When you order steak at a restaurant, it's hard to tell just by sight where the cow was raised or how the cow was fed. More and more restaurants are informing customers whether their beef was grass-fed or grain-fed while it was on the farm. But can you taste the difference betweenÂ grass-fed and grain-fed beefÂ ? This handy guide will alert you to some of the taste distinctions you should pay attention to.
Beef is in high demand and has sky-rocketed in price over the past several years. This can only mean one thing: that cattle are grown and slaughtered faster than ever before. Most grain-fed cattle are ranched on feedlots are basically cubicles that hold in the cattle to ensure they eat grain. If you've ever driven by an organic farm, you will see cows eating grass. Cows are not genetically built to eat grains, like corn, and can result in their illness. In turn, farmers then give them antibiotics. Cows are also given supplements like animal by-products, which help speed up growth, which is generally not a healthy practice. Anything that the cow eats, you are in turn eating. This affects the taste of beef and ofÂ your steak.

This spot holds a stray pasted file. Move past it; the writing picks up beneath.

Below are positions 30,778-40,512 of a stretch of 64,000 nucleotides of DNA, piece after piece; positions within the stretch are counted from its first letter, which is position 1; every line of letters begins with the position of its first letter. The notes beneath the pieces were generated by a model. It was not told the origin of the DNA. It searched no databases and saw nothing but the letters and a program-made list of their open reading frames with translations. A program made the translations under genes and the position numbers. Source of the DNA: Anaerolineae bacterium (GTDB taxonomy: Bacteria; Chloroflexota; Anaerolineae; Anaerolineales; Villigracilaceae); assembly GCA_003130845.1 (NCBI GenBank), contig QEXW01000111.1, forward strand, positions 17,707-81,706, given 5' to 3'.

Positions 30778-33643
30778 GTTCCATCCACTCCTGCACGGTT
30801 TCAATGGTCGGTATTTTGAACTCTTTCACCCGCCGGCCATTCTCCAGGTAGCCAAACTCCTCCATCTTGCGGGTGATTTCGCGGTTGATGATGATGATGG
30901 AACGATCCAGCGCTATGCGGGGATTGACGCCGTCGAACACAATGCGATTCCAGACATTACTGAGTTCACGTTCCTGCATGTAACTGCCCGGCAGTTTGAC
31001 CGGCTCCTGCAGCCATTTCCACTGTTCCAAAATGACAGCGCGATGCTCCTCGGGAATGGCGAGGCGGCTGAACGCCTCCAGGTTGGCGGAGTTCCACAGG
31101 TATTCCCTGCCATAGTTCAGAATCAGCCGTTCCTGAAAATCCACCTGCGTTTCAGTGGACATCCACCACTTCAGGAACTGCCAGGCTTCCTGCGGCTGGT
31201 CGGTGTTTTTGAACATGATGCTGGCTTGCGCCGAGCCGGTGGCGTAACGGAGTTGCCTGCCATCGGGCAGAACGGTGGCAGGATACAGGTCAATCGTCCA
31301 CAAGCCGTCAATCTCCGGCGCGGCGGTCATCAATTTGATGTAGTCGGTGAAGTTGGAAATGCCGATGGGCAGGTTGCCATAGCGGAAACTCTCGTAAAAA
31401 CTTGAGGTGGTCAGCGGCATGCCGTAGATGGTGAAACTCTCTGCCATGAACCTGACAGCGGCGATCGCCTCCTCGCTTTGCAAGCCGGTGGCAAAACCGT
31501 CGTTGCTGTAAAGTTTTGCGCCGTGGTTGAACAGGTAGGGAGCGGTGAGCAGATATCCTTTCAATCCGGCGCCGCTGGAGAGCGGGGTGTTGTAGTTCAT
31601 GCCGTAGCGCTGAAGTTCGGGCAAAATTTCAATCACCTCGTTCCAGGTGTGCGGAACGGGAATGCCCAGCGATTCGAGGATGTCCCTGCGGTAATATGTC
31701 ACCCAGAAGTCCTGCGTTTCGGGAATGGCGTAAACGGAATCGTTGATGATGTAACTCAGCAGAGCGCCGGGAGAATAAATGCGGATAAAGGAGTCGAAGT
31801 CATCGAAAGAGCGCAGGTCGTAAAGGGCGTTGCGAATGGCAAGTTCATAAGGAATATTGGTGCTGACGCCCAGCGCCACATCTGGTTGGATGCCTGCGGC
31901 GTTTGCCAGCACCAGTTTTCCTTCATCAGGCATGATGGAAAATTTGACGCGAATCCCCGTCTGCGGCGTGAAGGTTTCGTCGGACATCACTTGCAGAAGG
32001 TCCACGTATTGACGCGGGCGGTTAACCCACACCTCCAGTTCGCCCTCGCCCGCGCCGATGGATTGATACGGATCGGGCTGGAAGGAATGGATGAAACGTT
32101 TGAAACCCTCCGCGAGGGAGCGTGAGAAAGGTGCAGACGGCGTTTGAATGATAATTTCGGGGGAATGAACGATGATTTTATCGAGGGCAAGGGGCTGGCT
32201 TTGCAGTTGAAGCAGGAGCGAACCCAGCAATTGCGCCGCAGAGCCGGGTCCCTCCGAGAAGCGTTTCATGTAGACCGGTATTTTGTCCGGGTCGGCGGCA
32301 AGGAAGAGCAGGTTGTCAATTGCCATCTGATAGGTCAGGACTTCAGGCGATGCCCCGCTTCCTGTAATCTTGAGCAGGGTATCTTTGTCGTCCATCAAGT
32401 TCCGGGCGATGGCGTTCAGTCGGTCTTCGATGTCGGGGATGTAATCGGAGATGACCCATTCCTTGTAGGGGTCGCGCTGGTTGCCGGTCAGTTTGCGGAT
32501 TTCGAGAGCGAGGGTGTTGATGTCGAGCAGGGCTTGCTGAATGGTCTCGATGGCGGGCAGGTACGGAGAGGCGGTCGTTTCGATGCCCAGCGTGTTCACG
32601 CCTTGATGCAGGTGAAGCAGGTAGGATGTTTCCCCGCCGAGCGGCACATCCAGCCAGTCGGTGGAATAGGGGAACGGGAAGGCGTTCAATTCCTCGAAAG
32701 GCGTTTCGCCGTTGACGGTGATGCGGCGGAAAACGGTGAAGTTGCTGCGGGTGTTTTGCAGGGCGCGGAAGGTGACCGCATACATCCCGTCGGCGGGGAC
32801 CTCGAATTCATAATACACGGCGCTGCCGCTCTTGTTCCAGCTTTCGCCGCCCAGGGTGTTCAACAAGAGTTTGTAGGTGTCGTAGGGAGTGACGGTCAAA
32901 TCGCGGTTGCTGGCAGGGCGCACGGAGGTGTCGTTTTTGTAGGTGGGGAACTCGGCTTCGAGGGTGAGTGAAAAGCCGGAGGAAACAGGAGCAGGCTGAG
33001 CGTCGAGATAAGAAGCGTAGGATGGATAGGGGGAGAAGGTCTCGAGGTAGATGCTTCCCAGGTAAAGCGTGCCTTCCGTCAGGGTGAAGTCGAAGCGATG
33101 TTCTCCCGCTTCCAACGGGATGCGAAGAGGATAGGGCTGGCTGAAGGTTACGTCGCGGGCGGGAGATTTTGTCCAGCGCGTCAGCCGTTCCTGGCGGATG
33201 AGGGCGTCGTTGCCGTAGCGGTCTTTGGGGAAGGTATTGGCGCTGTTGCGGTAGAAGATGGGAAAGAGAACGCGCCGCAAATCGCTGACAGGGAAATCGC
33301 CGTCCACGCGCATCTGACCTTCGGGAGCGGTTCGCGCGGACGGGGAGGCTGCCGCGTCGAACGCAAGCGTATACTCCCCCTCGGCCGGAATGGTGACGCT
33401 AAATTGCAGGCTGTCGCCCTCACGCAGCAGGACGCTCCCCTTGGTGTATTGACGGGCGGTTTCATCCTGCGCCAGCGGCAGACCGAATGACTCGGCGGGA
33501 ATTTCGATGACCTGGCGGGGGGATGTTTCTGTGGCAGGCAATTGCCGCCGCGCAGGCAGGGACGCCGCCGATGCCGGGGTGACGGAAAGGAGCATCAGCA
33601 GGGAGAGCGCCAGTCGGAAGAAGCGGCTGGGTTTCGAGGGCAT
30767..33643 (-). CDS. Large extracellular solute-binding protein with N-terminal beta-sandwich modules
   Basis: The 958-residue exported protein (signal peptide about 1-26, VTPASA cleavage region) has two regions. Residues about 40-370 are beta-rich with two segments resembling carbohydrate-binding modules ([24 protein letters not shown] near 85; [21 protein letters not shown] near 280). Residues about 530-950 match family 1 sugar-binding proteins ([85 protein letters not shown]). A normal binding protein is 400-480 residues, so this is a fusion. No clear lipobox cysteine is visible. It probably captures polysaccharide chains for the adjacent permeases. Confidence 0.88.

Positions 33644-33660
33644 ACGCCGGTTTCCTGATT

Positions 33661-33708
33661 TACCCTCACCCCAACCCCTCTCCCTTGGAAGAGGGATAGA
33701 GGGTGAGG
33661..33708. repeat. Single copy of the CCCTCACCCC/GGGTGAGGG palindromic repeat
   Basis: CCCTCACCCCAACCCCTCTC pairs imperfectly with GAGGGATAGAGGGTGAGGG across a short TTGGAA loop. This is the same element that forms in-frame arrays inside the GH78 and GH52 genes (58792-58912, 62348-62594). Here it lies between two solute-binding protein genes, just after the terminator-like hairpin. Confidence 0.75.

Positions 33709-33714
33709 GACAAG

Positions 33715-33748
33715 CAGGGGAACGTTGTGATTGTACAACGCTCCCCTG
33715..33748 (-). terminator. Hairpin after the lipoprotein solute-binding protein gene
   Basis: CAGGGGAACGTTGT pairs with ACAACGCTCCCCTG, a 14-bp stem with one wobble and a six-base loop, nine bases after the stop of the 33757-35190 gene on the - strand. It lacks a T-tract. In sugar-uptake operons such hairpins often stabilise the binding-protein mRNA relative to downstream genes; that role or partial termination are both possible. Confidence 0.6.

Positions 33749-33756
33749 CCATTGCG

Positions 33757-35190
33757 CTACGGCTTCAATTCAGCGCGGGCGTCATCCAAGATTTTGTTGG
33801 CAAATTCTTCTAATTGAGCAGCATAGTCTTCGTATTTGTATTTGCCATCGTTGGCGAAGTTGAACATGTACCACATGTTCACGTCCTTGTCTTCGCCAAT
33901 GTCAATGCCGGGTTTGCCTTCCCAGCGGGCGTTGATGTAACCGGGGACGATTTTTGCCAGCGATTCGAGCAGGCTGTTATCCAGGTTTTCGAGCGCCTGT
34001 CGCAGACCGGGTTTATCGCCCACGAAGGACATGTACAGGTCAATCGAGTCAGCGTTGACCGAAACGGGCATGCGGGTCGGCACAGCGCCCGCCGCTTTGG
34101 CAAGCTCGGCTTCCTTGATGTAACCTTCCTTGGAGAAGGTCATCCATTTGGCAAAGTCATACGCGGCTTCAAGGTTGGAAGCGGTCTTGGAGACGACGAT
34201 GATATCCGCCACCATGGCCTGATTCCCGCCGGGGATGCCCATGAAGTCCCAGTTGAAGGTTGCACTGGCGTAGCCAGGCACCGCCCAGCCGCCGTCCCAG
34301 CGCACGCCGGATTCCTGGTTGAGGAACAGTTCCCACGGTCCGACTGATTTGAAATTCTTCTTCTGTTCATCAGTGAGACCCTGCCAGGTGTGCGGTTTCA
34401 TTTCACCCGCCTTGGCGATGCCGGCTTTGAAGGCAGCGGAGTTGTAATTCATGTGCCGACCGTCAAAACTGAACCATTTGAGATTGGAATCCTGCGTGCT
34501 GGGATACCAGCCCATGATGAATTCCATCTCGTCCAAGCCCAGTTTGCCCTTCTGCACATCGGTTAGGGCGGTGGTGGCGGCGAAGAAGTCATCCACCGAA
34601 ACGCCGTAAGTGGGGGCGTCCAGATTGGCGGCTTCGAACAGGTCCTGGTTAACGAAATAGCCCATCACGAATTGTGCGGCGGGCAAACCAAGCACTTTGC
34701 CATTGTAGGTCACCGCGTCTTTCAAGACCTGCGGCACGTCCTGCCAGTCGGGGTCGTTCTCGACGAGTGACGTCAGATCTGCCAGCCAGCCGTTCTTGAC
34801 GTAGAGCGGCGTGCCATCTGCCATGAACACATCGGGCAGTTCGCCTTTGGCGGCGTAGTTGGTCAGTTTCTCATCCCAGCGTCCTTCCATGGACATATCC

On the other hand, grass-fed cattle are allowed to roam the pasture to feed. Letting the cattle eat grass makes for leanerÂ beef. They reach their ideal weight much more slowly, which is why many farmers opt to send cattle to feedlots. Grain feedlots will fatten them up faster making it easier to produce more beef. Grass is high in proteinÂ and fiber and low in starch whereas grains and corn provide the opposite, producing beef higher in fat content. You may be thinking, "But I like tastier and fattier meats!" Â That may be true, but grass-fedÂ beef lends itself to a richer flavor. It may taste "off" or different but that's just because our palates have been used to the same thing for decades. It's easy to make an extra effort to look for grass-fed beef at your local farmers' markets or health food store.Â Try usingÂ www.eatwellguide.org to find farms and stores near you that offerÂ sustainable and pastured beef.
Lastly, there is a debate on how to best age theÂ beef. Dry-aging seems to be the consensus as the favorite way as it makes the beef tender with a rich taste. Butchers take big cuts of meat and store them in refrigerators at temperatures ranging from 34F-38F for 4 weeks. Since the meat loses a great deal of moisture and up to 20% of its weight, the flavors become more concentrated and intense. The muscle tissue also breaks down in the process, which makes the meat more tender and juicy.
Have you tried grass-fed beef?